Mega Cash Day was on a different level, as it had a prize pool of $600,000. More than 60 racers participated in the event, which had a double elimination format, as each racer had a chance to win $5,000 per race for the “winner’s bracket” and $3,000 per race for the “loser’s bracket.” For the final race, the winner would take home the grand prize of $100,000, plus the money won from every round. The inaugural winner for that event was the California native Brandon James, who was new to the racing scene.
Ryan Martin, who represented the “Street Outlaws” Team, won the prize money of $75,000 in the Mega Race Showdown 2 event in 2018, as he competed against the NHRA Pro Stock Racer Alex Laughlin, from Richard Rawling’s “Fast N’ Loud” Team. He also took home $100,000 as he won the “No Prep Kings” championship in 2019.
As the cast of “Street Outlaws” gained a huge following, it stood to reason that they would capitalize on that. Merchandise such as hats, hoodies, mugs, and shirts were for sale online, but they were also available on race days, as well as Meet and Greet events, which gave the fans a chance to meet their favorite driver and ask for their autographs. Here’s how much their merchandise usually cost: Daddy Dave’s fleece hoodie was for sale at $50. Ryan Martin had a collectible diecast car replica (1/64th scale) of his red Fireball Camaro, a 2010 5th Gen Camaro SS, for sale at about $30. Farmtruck’s Straw Hat was available for $28, but $10 more if one wanted a large hat signed by Farmtruck and AZN.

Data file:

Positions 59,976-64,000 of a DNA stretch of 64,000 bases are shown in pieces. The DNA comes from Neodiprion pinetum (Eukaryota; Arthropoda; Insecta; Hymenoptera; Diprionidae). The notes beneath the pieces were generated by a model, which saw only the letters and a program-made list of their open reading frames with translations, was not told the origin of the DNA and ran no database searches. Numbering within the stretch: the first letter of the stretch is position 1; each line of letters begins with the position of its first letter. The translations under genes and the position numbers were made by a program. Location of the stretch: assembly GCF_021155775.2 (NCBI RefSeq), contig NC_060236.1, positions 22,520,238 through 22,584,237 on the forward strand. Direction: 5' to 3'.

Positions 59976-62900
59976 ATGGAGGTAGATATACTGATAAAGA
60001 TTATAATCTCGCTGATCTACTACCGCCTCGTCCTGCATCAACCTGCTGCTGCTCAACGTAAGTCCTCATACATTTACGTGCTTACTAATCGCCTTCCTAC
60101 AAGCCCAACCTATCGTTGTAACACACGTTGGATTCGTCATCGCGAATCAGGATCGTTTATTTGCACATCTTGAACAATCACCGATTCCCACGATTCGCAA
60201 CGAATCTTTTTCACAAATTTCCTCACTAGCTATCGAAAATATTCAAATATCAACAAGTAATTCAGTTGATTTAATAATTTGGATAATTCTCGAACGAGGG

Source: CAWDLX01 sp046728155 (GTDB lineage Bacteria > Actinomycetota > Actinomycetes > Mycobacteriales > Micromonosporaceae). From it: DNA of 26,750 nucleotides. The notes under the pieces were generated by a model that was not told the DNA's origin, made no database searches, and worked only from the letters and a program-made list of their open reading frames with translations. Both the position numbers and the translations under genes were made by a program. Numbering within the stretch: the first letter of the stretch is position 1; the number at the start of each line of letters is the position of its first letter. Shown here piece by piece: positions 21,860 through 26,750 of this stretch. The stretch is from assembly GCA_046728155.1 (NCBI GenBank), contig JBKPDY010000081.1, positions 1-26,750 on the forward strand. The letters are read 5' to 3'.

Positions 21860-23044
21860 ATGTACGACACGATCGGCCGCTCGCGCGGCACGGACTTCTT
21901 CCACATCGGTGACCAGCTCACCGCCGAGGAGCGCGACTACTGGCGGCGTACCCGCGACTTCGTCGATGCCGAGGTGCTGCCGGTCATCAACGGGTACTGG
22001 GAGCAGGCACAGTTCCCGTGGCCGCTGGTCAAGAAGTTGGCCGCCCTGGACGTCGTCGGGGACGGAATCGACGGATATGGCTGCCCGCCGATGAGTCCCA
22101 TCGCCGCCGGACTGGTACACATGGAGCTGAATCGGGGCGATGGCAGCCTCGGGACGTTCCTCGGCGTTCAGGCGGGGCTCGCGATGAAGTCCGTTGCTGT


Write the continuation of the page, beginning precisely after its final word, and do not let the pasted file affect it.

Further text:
Nails by Farmtruck 🤣💅 pic.twitter.com/uGZMF3mNkT
— Farmtruck and Azn (@AZN_Farmtruck) November 4, 2022
Running or working at an auto shop
It cost a lot of money to race cars, so not everyone could participate in racing events unless having a sponsor, and was given a car to drive. The cars were designed and modified for that particular sport, so the parts, fuel, testing, and everything it needed were quite expensive. Some of the guys in “Street Outlaws” owned a car shop, or worked in one as a builder, mechanic, or fabricator, which helped them in keeping their cars in top condition, ensuring that they would deliver the best results in every race. Some ventured into it so they wouldn’t have to spend so much in having others fix or improve the cars’ performance. It also became a source of income when they were not out racing.